Many Texans Brave Flood to Bar Looters
Floodwaters gushed from a rain-swollen lake into the Trinity River in Texas at a record rate Thursday, but despite warnings to evacuate many residents downstream stayed home to guard against looters, authorities said.
Floodwaters from Lake Livingston, about 75 miles northeast of Houston, are expected to inundate more than 200 square miles along the Trinity.
At the dam, operators increased the flow through a dozen floodgates to a record 100,800 cubic feet per second by midday Thursday.
Thirty-three counties in Texas have been declared eligible for disaster aid.
In Oklahoma, Gov. Henry Bellmon dispatched the National Guard to help get feed to stranded cattle. Floods along the Red and Arkansas rivers have prompted Bellmon to request disaster aid for 36 of the state’s 77 counties.
In Missouri, Gov. John Ashcroft declared Jackson County, which includes Kansas City, a disaster area and promised to seek federal assistance.
Officials in St. Louis, meanwhile, prepared for floods from the Mississippi River expected to hit by Saturday. City workers began piling up sandbags and setting up floodgates near the city’s trademark arch along the Mississippi as the river continued rising.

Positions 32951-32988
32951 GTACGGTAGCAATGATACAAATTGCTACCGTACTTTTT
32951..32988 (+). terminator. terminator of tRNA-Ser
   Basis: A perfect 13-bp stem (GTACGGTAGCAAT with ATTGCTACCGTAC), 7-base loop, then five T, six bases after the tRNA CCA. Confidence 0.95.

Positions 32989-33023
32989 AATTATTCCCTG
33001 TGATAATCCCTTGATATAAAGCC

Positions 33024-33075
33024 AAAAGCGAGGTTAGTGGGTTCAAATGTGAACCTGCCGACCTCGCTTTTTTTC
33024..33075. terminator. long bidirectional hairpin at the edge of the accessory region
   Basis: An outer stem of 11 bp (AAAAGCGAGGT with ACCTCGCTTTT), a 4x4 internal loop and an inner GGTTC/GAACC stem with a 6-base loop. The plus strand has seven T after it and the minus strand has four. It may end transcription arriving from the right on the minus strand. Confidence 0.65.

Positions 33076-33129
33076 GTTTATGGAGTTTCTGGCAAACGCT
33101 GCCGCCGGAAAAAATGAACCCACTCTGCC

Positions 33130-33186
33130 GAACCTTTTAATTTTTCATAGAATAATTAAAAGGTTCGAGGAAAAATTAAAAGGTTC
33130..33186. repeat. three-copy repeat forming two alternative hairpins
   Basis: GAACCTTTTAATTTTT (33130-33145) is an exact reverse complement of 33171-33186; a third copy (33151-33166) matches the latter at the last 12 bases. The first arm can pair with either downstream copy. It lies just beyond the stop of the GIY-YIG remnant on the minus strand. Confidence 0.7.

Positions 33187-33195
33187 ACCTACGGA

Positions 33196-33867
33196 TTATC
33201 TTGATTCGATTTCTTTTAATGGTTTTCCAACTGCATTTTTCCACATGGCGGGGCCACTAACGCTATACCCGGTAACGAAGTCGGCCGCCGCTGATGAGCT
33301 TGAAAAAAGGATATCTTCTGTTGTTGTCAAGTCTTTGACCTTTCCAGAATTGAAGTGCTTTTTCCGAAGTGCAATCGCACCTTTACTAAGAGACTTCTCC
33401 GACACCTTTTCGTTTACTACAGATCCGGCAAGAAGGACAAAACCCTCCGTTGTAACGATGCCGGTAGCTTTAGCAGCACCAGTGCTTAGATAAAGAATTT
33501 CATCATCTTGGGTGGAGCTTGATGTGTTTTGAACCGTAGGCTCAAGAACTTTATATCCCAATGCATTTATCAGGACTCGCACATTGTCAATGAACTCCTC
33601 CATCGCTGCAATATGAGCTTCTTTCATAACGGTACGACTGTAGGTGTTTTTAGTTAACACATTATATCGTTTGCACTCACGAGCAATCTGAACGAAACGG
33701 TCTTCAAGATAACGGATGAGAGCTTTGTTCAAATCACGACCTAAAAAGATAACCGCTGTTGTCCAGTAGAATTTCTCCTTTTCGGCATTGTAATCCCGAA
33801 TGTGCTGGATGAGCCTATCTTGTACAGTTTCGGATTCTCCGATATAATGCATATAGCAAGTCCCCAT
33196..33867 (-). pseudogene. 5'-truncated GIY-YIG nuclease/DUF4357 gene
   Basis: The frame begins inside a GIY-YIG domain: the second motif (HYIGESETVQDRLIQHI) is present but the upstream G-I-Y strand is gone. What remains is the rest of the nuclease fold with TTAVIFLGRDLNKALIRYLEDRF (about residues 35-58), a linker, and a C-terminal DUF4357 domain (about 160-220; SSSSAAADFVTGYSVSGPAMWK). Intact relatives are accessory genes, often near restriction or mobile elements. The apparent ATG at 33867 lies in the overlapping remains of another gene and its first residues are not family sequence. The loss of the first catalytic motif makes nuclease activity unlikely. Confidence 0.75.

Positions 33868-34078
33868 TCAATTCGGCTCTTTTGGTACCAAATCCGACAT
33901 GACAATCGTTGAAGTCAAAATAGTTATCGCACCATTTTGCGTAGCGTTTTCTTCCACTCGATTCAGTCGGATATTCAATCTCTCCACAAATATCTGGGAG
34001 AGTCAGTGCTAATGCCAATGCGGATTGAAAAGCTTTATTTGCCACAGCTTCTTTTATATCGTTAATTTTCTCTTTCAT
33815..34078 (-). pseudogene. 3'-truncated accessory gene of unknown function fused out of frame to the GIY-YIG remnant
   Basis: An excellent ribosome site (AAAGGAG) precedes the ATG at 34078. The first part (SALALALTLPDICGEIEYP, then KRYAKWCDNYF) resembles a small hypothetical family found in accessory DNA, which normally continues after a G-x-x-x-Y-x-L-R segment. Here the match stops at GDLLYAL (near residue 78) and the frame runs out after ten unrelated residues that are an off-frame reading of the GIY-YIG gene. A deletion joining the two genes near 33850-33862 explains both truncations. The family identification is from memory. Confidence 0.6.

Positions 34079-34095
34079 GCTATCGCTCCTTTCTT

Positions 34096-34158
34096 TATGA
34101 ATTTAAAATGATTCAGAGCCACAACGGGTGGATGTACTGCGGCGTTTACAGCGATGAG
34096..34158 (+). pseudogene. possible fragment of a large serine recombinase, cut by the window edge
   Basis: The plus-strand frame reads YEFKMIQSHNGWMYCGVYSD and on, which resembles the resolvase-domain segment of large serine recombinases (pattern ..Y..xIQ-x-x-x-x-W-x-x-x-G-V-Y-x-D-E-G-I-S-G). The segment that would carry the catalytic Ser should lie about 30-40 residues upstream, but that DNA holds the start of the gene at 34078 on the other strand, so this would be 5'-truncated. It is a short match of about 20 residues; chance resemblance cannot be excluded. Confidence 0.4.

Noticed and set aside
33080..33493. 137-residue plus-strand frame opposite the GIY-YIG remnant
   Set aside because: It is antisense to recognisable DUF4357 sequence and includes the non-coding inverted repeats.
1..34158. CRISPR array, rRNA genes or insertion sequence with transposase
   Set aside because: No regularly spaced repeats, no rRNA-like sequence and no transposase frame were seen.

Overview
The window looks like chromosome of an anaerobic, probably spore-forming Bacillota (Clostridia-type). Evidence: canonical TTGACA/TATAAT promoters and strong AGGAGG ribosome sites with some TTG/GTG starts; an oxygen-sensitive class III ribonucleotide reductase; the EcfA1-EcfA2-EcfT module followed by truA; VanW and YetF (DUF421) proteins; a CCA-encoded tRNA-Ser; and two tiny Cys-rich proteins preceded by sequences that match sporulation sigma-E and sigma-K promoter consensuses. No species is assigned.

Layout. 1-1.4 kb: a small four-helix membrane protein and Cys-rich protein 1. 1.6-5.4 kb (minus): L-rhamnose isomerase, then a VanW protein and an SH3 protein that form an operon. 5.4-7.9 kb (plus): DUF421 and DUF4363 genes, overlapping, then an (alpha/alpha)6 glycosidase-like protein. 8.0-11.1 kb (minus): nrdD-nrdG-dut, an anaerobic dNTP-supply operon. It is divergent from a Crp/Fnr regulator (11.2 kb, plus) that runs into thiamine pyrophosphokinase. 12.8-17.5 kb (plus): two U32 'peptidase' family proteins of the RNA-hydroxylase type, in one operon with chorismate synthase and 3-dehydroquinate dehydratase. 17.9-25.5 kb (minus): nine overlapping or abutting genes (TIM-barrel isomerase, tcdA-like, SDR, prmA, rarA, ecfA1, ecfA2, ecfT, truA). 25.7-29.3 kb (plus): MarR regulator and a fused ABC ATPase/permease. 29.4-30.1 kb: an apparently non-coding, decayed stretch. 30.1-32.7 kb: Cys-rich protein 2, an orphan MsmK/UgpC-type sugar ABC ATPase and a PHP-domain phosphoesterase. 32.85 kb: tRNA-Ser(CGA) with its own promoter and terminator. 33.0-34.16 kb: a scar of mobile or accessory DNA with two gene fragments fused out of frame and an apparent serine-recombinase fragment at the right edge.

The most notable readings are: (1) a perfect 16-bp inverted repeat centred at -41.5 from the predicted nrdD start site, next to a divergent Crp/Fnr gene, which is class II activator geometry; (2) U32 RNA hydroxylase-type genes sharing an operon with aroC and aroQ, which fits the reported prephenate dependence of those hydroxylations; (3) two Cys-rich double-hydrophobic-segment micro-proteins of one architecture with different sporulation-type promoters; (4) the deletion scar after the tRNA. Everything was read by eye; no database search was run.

The Mississippi was 29 feet deep Thursday, and was expected to crest at 34 feet Saturday, 4 feet above flood stage.
“We don’t expect any damage at all. There will be a lot of mud and it won’t be pretty, but nothing should be hurt,” said Jim Suelman, director of St. Louis’ street department.
Missouri’s other major river, the Missouri, was already 10 feet above its 21-foot flood stage Thursday at Hermann, where the river was at 31.7 feet. It was expected to crest at 33.5 feet today.
In northwestern Louisiana, about 200 square miles, most of it sparsely settled farmland, was under water from the Red River and backwaters.
In southern Mississippi, about 34 people spent Wednesday night at a shelter set up at an elementary school in Beaumont, said Red Cross volunteer Clay Keys. Evacuees said water in homes was four to five feet deep.
Besides the flooding, tornadoes continued to plague the nation’s midsection.
One woman was killed and her husband injured when their home in McDougal in northeastern Arkansas collapsed in a tornado Wednesday night. At least two other people were injured and about a dozen homes were destroyed. High winds were accompanied by driving rain and flash floods in some areas.
At least one death was reported in Folsomville, Ind., as the storm moved east. A 61-year-old woman died of head injuries when a tree toppled by 50-m.p.h. winds fell onto a mobile home.